Hume & Scottish Enlightenment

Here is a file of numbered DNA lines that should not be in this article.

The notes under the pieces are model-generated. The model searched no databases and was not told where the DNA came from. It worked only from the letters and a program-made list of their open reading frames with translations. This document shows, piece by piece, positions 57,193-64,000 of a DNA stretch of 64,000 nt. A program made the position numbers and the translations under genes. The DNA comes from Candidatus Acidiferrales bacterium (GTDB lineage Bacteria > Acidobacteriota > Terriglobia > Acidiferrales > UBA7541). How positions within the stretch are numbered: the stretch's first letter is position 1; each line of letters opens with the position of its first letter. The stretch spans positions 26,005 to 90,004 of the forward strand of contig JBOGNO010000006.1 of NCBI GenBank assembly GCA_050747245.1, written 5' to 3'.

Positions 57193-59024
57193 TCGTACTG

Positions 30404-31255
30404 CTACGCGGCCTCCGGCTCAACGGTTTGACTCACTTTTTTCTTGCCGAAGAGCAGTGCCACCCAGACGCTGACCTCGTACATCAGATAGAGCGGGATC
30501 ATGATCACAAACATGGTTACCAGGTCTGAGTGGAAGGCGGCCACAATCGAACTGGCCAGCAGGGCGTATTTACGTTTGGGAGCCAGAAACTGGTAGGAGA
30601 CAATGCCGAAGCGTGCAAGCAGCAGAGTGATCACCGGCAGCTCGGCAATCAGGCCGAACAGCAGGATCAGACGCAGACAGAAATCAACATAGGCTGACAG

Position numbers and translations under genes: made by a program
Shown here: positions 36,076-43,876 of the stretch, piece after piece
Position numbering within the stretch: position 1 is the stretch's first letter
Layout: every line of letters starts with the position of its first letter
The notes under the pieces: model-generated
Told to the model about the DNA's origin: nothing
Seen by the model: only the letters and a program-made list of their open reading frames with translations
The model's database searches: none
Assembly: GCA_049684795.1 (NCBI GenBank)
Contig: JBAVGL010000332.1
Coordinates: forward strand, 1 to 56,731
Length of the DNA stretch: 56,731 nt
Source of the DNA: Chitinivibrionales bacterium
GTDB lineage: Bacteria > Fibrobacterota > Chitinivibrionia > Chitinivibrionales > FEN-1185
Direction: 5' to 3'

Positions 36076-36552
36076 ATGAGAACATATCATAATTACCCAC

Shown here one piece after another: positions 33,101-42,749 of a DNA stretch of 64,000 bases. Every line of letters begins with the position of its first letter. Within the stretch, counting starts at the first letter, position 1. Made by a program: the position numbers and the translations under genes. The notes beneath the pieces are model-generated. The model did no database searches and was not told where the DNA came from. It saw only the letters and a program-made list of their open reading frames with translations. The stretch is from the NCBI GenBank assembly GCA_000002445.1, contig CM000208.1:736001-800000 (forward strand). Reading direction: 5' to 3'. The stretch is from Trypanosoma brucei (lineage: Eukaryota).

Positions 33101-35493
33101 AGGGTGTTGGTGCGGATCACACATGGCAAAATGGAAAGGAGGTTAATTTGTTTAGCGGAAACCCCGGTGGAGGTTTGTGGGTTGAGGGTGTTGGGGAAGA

Hume has recently been described as 'the most important philosopher ever to write in English.' There is no doubt that Hume would have been pleased by the recognition of his philosophical eminence amongst those who 'write in English.' In his own day Hume was more likely to be regarded as one of a group of upstart Scots, who not only failed to recognize their subordinate status, but also threatened to dominate intellectual life, not just in England , but also in France and other centers of enlightened thought. In this course, we will attempt to understand Hume in the context of what has come to be called the Scottish Enlightenment.The core of the course will be a close reading of the amazingly precocious Treatise of Human Nature, However, we will also look at Hume's later writings, especially where they seem to introduce new or different material. Close attention will be given to Hume's skeptical views about causality, induction, personal identity, but we will also look at his account of the passions, morality, religion, and politics. At various points, we will look at the relationship between Hume's views and those of his Scottish predecessors and near contemporaries, especially Francis Hutcheson, Adam Smith, Adam Ferguson, and James Beattie. For too long Hume has been treated as an episode in the textbook history of 'British empiricism,' or dismissed with faint praise by students of German idealism as the philosopher who managed to disturb to Kant's pre-critical slumbers. In fact, he is one of the most exciting and creative of modern philosophers, and astonishingly relevant to contemporary philosophical debates and differences.